Back in 2014, the Sea Shepherd began Operation Icefish, a project to chase down and defeat another group that many would call pirates: The Bandit 6, a group of industrial fishing ships that regularly flouted international law by illegally fishing on a grand scale.

By sailing between the loopholes of international fishing regulations, frequently changing registries and flags, and leveraging conflicts between the nations that might have otherwise joined forces to stop them, the ghost ships of the Bandit 6 spent years plundering fish stocks of the Patagonian toothfish, otherwise known as Chilean sea bass.

Patagonian toothfish. Image: Reuters

Patagonian toothfish.
Image: Reuters

The Sea Shepherd mission saw the longest sea chase in recorded history – 110 days – which resulted in the captain of the Thunder scuttling his ship to bury evidence of its activities. Scuttling is such a fun-sounding word for sinking the ship in deep waters and then calling on its Sea Shepherd pursuers to rescue the captain and crew according to maritime convention and law.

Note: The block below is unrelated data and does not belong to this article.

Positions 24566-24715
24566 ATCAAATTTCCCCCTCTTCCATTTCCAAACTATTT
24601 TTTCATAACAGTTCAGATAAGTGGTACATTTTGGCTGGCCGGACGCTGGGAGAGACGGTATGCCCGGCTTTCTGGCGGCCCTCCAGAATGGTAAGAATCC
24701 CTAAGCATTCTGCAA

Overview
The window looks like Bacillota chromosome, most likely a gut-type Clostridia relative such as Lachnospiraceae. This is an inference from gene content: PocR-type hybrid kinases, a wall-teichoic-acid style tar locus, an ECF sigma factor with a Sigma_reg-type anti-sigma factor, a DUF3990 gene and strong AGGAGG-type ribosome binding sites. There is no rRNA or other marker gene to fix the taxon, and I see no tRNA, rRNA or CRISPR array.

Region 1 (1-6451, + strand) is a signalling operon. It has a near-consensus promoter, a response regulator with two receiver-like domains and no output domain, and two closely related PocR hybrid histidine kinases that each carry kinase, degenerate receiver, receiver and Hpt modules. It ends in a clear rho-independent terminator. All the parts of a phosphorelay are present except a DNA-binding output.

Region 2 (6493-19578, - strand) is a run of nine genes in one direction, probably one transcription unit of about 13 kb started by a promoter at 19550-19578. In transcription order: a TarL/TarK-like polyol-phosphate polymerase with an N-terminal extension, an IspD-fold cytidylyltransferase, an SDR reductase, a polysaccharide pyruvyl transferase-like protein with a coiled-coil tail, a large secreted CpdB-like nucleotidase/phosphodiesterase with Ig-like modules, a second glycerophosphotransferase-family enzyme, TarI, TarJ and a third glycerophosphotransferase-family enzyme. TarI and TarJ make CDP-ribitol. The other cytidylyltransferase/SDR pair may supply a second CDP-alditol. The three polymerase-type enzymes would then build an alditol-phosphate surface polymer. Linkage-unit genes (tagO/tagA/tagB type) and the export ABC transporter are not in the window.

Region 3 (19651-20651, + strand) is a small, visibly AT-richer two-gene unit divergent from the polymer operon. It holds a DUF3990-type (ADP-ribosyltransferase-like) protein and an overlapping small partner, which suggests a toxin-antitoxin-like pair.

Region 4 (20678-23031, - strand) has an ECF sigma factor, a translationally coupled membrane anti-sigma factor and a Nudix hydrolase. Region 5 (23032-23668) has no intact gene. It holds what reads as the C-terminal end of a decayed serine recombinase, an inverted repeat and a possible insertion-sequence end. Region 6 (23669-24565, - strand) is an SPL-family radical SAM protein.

The Bandit 6 ships weren’t under attack because the Patagonian toothfish is endangered. At issue was the fact that the vessels, their owners and their buyers operated without accountability. Moreoever, it appears that at least some of the vessels were using slave labor to man their ships and process the catch. It’s estimated that the pirate ships hauled over six times the legal fishing limits of the so-called ‘white gold’ on an annual basis since the late 1990s.

So, as of yesterday, the Viking, the final ship in the loose fleet of the Bandit 6, was blown up by the Indonesian government off the coast of West Java.

Destruction of the Viking. Screenshot/Image: Sea Shepherd

Destruction of the Viking.
Screenshot/Image: Sea Shepherd/YouTube